Information Commissioner Elizabeth Denham will speak alongside national newspaper editors at the Society of Editors’ annual conference this year.
Denham has sought to assure publishers this week that her proposed new “age-appropriate” internet code, which seeks to impose new online safeguards for children, will not affect news websites.
The code will force websites to apply child-friendly data protections as default or use “robust” age-checking tools.
The society has warned it could do “untold harm” to media companies who will be forced either to put up a barrier to online news content or stop collecting data vital to advertising revenue.
Denham said in a blog post:“We do not want to prevent young people from engaging with the world around them, and we’ve been quick to respond to concerns that our code would affect news websites. This isn’t the case.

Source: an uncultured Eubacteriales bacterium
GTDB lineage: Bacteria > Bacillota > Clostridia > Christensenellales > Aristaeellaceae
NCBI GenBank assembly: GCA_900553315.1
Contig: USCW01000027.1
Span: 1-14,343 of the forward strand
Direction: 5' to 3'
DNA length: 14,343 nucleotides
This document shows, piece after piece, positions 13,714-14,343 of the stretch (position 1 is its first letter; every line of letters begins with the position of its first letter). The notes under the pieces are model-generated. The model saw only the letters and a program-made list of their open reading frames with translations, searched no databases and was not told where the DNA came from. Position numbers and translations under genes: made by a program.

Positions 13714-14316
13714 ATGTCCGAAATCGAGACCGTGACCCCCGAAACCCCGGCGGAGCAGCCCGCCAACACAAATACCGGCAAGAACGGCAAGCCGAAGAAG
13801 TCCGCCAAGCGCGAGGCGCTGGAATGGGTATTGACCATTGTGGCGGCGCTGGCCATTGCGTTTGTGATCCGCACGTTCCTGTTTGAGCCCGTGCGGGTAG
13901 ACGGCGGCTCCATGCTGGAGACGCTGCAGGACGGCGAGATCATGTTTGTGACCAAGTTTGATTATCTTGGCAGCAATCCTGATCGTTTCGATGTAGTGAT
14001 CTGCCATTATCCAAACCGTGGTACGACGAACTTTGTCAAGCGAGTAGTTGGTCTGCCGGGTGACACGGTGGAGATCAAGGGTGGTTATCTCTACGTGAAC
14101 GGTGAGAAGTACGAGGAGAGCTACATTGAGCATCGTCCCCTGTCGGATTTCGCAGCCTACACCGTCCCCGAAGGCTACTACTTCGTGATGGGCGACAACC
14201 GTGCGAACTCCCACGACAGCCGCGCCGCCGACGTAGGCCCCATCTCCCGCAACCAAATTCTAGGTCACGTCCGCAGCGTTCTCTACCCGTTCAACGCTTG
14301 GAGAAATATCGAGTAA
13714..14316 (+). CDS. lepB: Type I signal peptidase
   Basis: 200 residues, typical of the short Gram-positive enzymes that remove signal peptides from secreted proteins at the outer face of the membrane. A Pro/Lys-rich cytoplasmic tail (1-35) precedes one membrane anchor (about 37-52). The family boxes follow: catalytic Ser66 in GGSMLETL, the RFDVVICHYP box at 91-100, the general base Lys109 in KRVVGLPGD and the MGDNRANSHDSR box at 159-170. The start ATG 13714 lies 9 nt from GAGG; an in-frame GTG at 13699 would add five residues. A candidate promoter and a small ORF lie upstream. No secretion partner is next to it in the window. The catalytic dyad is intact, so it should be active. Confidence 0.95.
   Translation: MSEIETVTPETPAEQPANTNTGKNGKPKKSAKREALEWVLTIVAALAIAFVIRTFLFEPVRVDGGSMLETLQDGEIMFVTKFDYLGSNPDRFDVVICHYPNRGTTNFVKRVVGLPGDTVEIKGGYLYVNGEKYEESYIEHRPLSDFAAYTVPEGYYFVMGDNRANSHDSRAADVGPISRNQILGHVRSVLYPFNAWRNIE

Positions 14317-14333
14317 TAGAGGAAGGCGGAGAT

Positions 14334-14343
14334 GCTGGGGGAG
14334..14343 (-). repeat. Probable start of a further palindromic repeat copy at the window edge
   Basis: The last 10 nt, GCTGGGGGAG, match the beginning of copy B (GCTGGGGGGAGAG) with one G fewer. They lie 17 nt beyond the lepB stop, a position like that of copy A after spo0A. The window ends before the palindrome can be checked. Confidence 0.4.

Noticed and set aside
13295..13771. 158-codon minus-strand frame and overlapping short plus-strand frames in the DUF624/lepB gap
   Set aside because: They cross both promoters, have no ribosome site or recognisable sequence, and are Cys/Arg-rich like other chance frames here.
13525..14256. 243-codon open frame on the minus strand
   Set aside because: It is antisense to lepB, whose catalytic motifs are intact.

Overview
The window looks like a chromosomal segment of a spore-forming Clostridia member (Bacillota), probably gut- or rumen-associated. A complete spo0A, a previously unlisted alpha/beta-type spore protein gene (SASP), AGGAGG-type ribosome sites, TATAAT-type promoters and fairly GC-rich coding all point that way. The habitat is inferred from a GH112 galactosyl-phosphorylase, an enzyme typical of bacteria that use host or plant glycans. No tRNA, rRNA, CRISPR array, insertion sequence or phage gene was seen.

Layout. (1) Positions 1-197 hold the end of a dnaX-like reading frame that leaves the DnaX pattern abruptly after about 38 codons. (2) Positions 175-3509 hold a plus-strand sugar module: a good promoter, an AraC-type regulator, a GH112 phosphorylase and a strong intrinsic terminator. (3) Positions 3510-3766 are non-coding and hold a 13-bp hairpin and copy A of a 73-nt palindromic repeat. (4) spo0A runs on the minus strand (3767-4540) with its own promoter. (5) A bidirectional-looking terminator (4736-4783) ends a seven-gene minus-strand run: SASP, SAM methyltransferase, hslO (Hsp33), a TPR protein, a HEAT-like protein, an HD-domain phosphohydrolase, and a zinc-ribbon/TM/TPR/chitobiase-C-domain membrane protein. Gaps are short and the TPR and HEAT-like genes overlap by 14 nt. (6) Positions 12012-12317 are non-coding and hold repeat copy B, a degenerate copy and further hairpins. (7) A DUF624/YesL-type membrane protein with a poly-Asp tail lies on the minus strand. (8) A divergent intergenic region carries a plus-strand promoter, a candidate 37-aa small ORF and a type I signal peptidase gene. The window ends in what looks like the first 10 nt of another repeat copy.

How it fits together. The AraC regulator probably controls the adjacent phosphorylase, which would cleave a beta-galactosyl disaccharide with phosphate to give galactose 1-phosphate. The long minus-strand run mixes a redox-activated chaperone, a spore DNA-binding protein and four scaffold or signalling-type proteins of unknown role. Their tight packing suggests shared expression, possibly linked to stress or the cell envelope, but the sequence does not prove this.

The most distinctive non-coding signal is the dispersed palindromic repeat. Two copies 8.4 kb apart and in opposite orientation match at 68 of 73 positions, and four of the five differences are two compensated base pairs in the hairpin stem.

“As we told a DCMS Select Committee in July, we do not want to create any barriers to children accessing news content. The news media plays a fundamental role in children’s lives and the final version of the code will make that very clear.”
That final version of the code will be delivered to the Government ahead of the 23 November deadline, she said.
The society’s annual conference will take place at Stationers’ Hall, central London, on November 12 this year. To mark its 20th anniversary the theme will be “defending media freedom”.
Also confirmed as taking part are Mail On Sunday editor Ted Verity, Daily Telegraph editor Chris Evans and Daily Mirror editor Alison Phillips.
Ian Murray, executive director of the Society of Editors, said: “I’m delighted that some of the strongest voices in the industry will be joining us in November to give us their thoughts on the challenges facing the UK media as we approach the end of what has been a tumultuous year for news and challenges to the press.”
The society has also announced that the Regional Press Awards will take place on 5 June next year.
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